Air pollution in Pakistan has reached dangerous levels. So much that even courtrooms of the highest court in the land aren’t safe from it. An air pollution test revealed that the amount of hazardous pollutants in a Supreme Court courtroom stands at an astonishing 39 Particulate Matter (PM), well above 10 PM level for clean air.
The reading was checked by Venu G Advani, a petitioner, on the orders of the court. Advani had previously filed a petition against the industries responsible for spreading air pollution in Karachi.
The Supreme Court, it should be mentioned, was not pleased to hear about the situation. It was alarmed by what the citizens were breathing in, and inquired about what the authorities have done to control the situation.
Chief Justice of Pakistan Mian Saqib Nisar headed the three-member bench that heard the petition at the Supreme Court. The court identified that lack of forest cover in the country is one of the primary reasons why air pollution is continuously increasing.
The court asked what the federal and provincial governments have done to curb pollution? The bench wasn’t satisfied with the replies submitted by the authorities.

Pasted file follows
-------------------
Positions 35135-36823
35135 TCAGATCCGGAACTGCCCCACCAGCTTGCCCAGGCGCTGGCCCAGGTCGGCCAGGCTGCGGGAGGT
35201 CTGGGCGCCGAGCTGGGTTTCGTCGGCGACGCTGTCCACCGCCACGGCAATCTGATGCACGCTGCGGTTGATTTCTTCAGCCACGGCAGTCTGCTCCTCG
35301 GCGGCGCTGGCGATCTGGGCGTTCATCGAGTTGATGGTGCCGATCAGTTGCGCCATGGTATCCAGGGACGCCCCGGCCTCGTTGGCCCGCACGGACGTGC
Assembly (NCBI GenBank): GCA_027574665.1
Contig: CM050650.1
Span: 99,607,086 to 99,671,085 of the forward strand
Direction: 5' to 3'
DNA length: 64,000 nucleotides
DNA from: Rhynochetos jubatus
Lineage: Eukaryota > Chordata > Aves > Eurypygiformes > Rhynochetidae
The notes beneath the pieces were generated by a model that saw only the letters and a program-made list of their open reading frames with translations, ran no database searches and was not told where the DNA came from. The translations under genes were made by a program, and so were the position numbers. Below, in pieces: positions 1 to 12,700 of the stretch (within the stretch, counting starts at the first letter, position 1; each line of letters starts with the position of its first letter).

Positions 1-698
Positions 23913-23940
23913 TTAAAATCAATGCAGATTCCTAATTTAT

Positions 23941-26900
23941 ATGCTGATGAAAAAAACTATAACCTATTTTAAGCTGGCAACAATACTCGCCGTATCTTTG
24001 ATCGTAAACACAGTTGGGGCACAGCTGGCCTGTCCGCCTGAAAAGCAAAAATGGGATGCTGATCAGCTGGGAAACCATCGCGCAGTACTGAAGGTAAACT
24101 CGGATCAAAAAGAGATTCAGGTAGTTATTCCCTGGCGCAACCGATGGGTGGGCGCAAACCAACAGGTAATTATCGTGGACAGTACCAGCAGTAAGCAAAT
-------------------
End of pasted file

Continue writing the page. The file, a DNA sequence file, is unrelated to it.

The apex court ordered the authorities to submit a fresh reply to the petition within 15 days. The petition states that authorities haven’t followed World Bank’s guidelines to control pollution, which has made matters worse.
The petitioner further demanded that air purifiers must be installed in schools so that children stay safe. Cars which emit a high amount of pollutants must not be allowed near these schools. He also suggested that Pakistan should make the switch towards electric cars and buses like Germany and China are doing.
The petition adds that “even a minuscule increase in the pollution index leads to a ten years decrease in the life expectancy of individuals.”
The petitioner demanded that the budget of Environmental Protection Agency must be increased for it to be effective against fighting air pollution.